Friday, May 17, 2013

Western Buckeye

Most springs I notice the buckeyes only when the flower spikes peep out from among the trunks of taller trees, behind barricades of greenbriar and buckbrush. This year the slow spring left the timber open for me to watch more of the cycle.

The woods and underbrush put out leaves later than usual, but the buckeye kept close to its solar schedule. I cleared a new trail during the winter. Hidden under a hillside, the path led through a thicket of slim trunks with bark like mosaic, bare branches and saplings with large end buds. By late March, the buds had taken on rich reds and browns, some of them swollen to show shiny golden beads inside.

I missed a couple of days of walking in early April. When I looked down the hill again, the thicket was bright green. Each bud had released six compound leaves with seven leaflets each, plus a budding flower spike — like clowns bursting out in all directions from a circus car. The rest of the woods had barely begun to change color.

The bud spikes grew slowly, standing tall above the branches. The weather turned chilly again. The leaves drooped a little but lost none of their color, vivid as green fire beside the bare hickories. When the sun finally returned, the buckeyes rushed to bloom. The flowers rose almost six inches tall in golden pyramids streaked with red and orange.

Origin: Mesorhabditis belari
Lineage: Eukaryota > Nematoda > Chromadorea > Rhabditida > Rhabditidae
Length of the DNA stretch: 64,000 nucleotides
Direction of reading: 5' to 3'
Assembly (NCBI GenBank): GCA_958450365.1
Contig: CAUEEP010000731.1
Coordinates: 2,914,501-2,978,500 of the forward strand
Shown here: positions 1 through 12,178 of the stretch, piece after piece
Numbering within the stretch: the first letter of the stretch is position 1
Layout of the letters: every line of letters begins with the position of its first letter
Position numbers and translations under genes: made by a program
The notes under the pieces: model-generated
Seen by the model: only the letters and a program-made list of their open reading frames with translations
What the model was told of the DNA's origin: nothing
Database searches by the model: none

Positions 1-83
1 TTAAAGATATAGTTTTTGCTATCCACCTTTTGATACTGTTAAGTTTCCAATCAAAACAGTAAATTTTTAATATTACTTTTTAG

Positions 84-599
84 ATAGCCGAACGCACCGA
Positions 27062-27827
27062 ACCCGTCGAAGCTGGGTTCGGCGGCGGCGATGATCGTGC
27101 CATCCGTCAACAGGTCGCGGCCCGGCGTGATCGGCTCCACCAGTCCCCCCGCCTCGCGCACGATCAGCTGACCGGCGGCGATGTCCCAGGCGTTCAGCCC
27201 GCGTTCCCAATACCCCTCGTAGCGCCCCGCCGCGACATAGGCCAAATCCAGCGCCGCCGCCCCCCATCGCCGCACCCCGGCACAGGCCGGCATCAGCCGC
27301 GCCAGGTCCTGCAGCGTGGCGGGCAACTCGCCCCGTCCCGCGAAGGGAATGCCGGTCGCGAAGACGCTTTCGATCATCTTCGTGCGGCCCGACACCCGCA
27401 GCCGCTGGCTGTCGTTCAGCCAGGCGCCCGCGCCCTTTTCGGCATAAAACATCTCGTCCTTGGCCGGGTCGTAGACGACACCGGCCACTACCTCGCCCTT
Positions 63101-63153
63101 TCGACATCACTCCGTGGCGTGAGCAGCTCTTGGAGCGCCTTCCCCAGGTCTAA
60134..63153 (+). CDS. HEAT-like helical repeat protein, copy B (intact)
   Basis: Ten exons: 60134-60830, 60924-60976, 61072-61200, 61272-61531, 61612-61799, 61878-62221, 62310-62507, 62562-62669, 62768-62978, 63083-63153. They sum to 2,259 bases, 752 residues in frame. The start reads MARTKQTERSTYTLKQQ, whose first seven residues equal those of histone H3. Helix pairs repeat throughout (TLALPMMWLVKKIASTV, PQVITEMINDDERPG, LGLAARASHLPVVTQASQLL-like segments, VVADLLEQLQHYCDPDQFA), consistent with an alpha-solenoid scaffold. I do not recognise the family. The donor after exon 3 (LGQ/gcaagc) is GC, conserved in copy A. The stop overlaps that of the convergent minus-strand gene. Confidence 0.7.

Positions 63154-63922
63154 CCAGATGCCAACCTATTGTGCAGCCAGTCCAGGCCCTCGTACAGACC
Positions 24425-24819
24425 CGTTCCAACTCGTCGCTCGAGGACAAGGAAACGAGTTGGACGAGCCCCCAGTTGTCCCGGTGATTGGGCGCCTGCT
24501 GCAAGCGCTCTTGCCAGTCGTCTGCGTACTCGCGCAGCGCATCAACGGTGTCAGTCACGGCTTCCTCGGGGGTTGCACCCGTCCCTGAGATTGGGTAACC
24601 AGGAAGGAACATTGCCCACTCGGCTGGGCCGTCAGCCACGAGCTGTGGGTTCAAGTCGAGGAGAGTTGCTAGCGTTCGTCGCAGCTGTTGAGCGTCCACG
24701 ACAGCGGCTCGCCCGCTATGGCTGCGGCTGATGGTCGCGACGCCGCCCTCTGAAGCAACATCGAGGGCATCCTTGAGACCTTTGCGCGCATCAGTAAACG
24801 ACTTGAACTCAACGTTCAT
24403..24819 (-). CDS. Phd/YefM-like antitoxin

Watching the buckeyes, I learned to spot them in thickets along the roadside, at the edges of the neighbors’ timber and in the deep cuts of creeks. I began to recognize the spreading shape of the larger trees, broad at the base with an overhang of branches above.

Western buckeye (Aesculus glabra), also called horse chestnut, grows in thickets because of the seeds produced by those abundant flowers. By late September the fruits ripen into dark brown nuts, each marked with the pale deer’s-eye scar that gives the tree its name. The nuts are toxic and not considered edible, although indigenous people boiled and leached them for food. The wood was used for cradles; tannic acid was extracted from the nuts for curing leather. It’s good luck to carry a buckeye in your pocket.

My father made a necklace of buckeyes for me when I was in junior high. He pierced each one and strung them on a piece of twine, with the larger beads in the center. They clacked like a percussion instrument when I wore them. Years later I learned that in some Wiccan traditions, women wear ritual necklaces of nuts or seeds or shells — something that was once alive — to honor the Goddess.

I wear my buckeye necklace to honor the spirit of these woods, the genius sylvestris, and to honor my father and my ancestors. Holding a buckeye in my hand, I touch the life of the woods: the seed that will become root and branch, the bud that will burst into leaf and blossom. Stag looks out of each buckeye, watching over generations of wilderness to come.

Buckeye was one of the National Arbor Day Foundation’s candidates for America’s national tree
(Oak won the competition.)

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